Politics and Government

Supreme Court upholds Minneapolis sick time ordinance

A flyer gives information about safe and sick time.
Minneapolis labor standards division inspector Amir Malik holds a flyer with information about sick and safe time in February.
Christine T. Nguyen | MPR News file

Updated: 3:55 p.m.

Minneapolis is allowed to require paid sick leave for employees in the city, even those who work for businesses based outside of Minneapolis, the Minnesota Supreme Court ruled Wednesday.

The 5-2 ruling rejects an appeal by the Minnesota Chamber of Commerce, which argued that state law preempted cities such as Minneapolis from enacting paid leave. It also rejected the Chamber’s argument that Minneapolis could only regulate businesses that were based in the city.

“A business does not need to have an office location within Minneapolis to be subject to the city’s regulatory powers,” wrote Justice Natalie Hudson in the majority opinion. “If employers send their employees to perform work within Minneapolis, the employers must obey the city’s regulations, regardless of whether they have offices within Minneapolis or not.”

The paid leave ordinance requires businesses give employees at least one hour of “sick and safe time” for every 30 hours of work, provided those employees work inside Minneapolis for at least 80 hours per year. It went into full effect in 2019, after an appeals court ruled in the city’s favor and lifted an injunction against imposing the ordinance on firms based outside the city.

Minneapolis City Council President Lisa Bender, who co-wrote the paid leave ordinance, said she was “thrilled” that the ruling upheld the mandatory sick leave for “thousands of workers in Minneapolis,” including those working for businesses based elsewhere.

“We don't want to create loopholes for businesses to get out from offering safe and sick time protections to their workers,” Bender said. 

The Chamber’s President Doug Loon called the ruling “a blow to all employers in Minnesota.”

“Benefit packages are designed as uniquely as the employees they are meant to attract,” Loon said. “One city unilaterally deciding workplace policies — inside and outside their borders — is a significant burden and just plain overreach.”

Gov. Tim Walz on Wednesday supported the court ruling and said it’s time to pass a statewide standard for paid leave.

“I do think the businesses community’s fear of patchwork of regulations is a legitimate concern. I simply take a very strong position of not preempting local authority when you can help it,” Walz said during a press conference as he announces a special session. “But when you see what’s happening in COVID-19, it helps if we have a unified strategy.”

Ruling drew on century-old cases

The court ruled on two primary points: whether Minneapolis was allowed to mandate paid leave without specific authorization from the state, and whether what’s called the “extraterritoriality doctrine” prevented Minneapolis from imposing such a regulation on businesses based elsewhere.

The extraterritoriality issue was the primary focus of the case, having divided lower courts before the Supreme Court’s ruling. Justices looked at the two prior instances in which the Supreme Court had ruled on cities’ powers beyond their borders: an 1896 case upholding Minneapolis’ ability to mandate health inspections of farms providing milk for sale in the city, and a 1911 case blocking Duluth’s attempt to ban the storage of explosives within one mile of the city limits.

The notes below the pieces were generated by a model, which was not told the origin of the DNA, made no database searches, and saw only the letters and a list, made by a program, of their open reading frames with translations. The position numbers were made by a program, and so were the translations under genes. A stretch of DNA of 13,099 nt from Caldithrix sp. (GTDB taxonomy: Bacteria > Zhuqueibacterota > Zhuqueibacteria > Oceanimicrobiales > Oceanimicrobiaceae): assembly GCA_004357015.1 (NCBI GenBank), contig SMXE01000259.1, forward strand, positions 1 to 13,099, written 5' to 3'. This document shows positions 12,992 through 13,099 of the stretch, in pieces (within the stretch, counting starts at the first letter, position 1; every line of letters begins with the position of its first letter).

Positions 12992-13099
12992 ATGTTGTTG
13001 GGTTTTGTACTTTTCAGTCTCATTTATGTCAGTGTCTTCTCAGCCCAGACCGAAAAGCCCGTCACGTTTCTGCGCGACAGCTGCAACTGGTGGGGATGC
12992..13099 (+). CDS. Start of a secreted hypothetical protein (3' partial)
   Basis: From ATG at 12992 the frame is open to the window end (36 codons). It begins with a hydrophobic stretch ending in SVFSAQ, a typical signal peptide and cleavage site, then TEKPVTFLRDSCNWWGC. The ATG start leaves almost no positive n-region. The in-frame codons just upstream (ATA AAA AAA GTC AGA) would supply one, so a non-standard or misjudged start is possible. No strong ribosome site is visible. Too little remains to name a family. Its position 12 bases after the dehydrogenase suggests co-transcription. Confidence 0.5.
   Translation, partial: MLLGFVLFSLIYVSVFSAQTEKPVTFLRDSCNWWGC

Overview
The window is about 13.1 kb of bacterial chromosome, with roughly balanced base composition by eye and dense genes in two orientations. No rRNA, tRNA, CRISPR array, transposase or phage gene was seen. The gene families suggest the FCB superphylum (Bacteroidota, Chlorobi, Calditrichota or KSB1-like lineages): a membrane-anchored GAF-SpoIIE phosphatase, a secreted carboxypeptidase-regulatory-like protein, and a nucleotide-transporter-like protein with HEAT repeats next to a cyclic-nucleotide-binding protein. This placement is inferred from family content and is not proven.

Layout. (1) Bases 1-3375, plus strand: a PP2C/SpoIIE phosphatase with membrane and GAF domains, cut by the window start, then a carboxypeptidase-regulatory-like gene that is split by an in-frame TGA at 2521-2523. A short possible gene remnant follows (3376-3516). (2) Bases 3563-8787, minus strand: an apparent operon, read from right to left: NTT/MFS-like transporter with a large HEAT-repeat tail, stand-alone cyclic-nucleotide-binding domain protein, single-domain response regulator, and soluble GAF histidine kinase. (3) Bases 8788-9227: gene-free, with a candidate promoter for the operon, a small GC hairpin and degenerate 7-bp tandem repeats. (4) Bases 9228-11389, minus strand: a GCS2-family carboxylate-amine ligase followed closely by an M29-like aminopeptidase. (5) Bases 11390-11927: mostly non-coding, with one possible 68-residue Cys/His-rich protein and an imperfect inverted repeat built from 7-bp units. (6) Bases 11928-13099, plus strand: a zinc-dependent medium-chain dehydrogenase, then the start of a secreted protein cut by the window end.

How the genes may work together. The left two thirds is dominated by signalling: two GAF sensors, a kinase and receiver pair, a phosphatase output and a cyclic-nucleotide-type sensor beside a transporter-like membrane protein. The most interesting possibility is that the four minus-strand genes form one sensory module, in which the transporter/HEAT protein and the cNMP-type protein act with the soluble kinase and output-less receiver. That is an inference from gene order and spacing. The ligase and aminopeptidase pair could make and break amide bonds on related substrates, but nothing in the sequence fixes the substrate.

Based on these rulings, the majority opinion found that the Minneapolis ordinance “primary purpose” was to regulate actions inside the city, and didn’t violate the extraterritoriality doctrine.

Justice G. Barry Anderson dissented from this conclusion, writing that precedent had established cities could only affect things outside their borders when they had explicit “statutory authority to act,” not merely broad powers to promote the “general welfare.” Without such a state law, Anderson wrote in a dissent joined by Chief Justice Lorie Gildea, Minneapolis could only affect businesses based within its borders.

Dissenting opinions don’t establish binding legal precedents.

The other ruling, that Minneapolis wasn’t preempted from mandating sick leave, was based on a legal grey area. State law neither explicitly allowed Minneapolis to mandate paid leave nor forbade it, but the Chamber argued that the state had implicitly forbidden such action by cities.

For example, a state law regulating cases where an employer does grant sick leave, the Chamber argued, implies the possibility of a business not offering sick leave, and thus prevents cities from offering it. The court rejected that argument. Minneapolis’s ordinance is “additional and complementary” to state law, not in conflict with it, Hudson wrote.

Anderson’s dissent did not address questions of preemption.

Decision could have broad implications

The court’s ruling strengthens the ability of cities to impose requirements on businesses operating inside their boundaries. After Minneapolis passed its paid leave ordinance in 2016, other cities including St. Paul and Duluth passed similar measures. Minneapolis and other cities have also passed regulations governing wage theft and setting higher minimum wages, and Minneapolis has considered so-called “fair scheduling” regulations requiring businesses to give workers their schedules in advance.

Bender said the ruling strengthens Minneapolis’s efforts to regulate businesses by making it “harder for employers to get out of worker protections by moving their headquarters out of cities that protect workers.”

Loon said the Supreme Court’s ruling “impedes economic growth” by creating a “patchwork” of laws from city to city. He called on the state legislature to pass new laws governing “the boundaries of regulation.”

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